Reduced running costs and improved energy efficiency grew as a motivation to move for 40% for the first part of the decade, rising to 70% in the last two years.



Health is where the home is

A major impact of Covid has been to make us more health conscious. There’s now a direct link between our homes having good ventilation and outdoor access to reducing illness and improving mental health. In 2013, caring for our physical health ranked 11th. By 2022, it jumped to 5th place as a significant motivator to move.

“We’ve seen health become a weightier driver for relocation in the wake of the pandemic – along with other wellbeing related aspects, such as being close to a GP, air quality, and proximity to green or blue space,” says Kate Eales, deputy head of residential agency at Strutt & Parker.

Another significant shift is in how age groups prioritise health. In 2018, under half of 45–54-year-olds considered it important in their decision to move. But today, 70% of this demographic judge health in the same way as those over 80. 

Downsizing drops down

Interestingly, what the past decade has shown is that wanting a smaller home and plot is now one of the weakest motivations for moving. In 2013, roughly 50% of people cited a smaller home as an important reason to move, but by 2022, this dropped to only 34%.

But does retirement have to mean shrinking your living space into something more manageable? The growing trend for staying put in larger houses is reshaping the residential market hugely. Whether it’s because of the rising costs of upping sticks, the growth of multi-generational living, or the general lack of smaller housing options, keeping those extra bedrooms starts to look like a practical, cost-effective option; and ensures there's always a spare room for family visits too – all factors we explore in one of the chapters in this year’s publication.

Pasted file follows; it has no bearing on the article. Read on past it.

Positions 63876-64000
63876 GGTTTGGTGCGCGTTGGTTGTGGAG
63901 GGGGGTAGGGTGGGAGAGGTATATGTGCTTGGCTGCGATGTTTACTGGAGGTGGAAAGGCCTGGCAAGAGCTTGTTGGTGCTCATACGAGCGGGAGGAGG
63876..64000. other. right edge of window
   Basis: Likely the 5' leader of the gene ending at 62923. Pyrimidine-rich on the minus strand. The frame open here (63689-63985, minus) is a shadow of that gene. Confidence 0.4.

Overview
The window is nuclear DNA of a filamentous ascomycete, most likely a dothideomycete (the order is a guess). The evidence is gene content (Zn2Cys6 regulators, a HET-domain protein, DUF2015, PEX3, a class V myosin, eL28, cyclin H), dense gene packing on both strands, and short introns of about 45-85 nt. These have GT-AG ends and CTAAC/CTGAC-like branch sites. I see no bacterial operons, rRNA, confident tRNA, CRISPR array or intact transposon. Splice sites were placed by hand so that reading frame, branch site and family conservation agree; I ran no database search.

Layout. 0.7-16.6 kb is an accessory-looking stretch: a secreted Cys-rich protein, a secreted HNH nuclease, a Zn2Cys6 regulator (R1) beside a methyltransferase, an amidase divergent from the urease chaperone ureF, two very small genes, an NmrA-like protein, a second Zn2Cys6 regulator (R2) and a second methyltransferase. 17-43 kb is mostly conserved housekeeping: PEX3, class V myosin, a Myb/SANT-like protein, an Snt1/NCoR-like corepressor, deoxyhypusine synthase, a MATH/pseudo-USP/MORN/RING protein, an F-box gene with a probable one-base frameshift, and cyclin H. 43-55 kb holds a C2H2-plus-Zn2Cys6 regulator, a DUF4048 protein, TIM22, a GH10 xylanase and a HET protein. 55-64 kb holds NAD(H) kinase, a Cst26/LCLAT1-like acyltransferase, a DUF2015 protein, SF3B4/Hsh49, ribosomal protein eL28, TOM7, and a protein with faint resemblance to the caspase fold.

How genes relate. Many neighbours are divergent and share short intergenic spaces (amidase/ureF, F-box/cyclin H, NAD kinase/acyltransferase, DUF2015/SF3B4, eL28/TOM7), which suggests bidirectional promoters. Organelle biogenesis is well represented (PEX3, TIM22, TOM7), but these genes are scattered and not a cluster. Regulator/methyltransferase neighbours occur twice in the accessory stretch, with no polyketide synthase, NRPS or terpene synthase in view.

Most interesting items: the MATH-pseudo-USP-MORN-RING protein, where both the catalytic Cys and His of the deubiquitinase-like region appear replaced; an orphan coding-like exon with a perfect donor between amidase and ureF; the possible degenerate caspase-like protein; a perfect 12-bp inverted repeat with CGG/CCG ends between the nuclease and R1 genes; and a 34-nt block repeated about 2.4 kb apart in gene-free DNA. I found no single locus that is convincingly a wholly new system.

And where do you fit in to wider trends? In our latest Housing Futures survey, we looked at what proportion of people from each age group said they were intending to downsize, upsize, or stay in the same sized home.

Privacy isn’t overlooked

Home is our sanctuary. A quiet, safe retreat from the outside world. So, whether we live in a flat, bungalow, townhouse or detached cottage, few of us want to be overlooked or overheard. Ranking consistently among the top two motivations since 2013 – both in urban or rural settings – ‘privacy’ is still perceived as a treasured asset for owner-occupiers, only briefly dipping below ‘Lifestyle Change’ and ‘Access to Shops and Amenities’ in 2015.

Is the rest just politics?

Despite 2022’s financial fallout caused by 'Trussenomics', the political environment has sat firmly at the bottom as a driver for change. Home movers today are more concerned about sustainability and energy-efficient homes, access to facilities, community, schools and transport links rather than Westminster power plays.

For the complete picture of how, why, and where the property market has changed, both over the past decade and in the last year, our 10th edition of ‘Life Moves. 10 Years On’ is ready for you to read.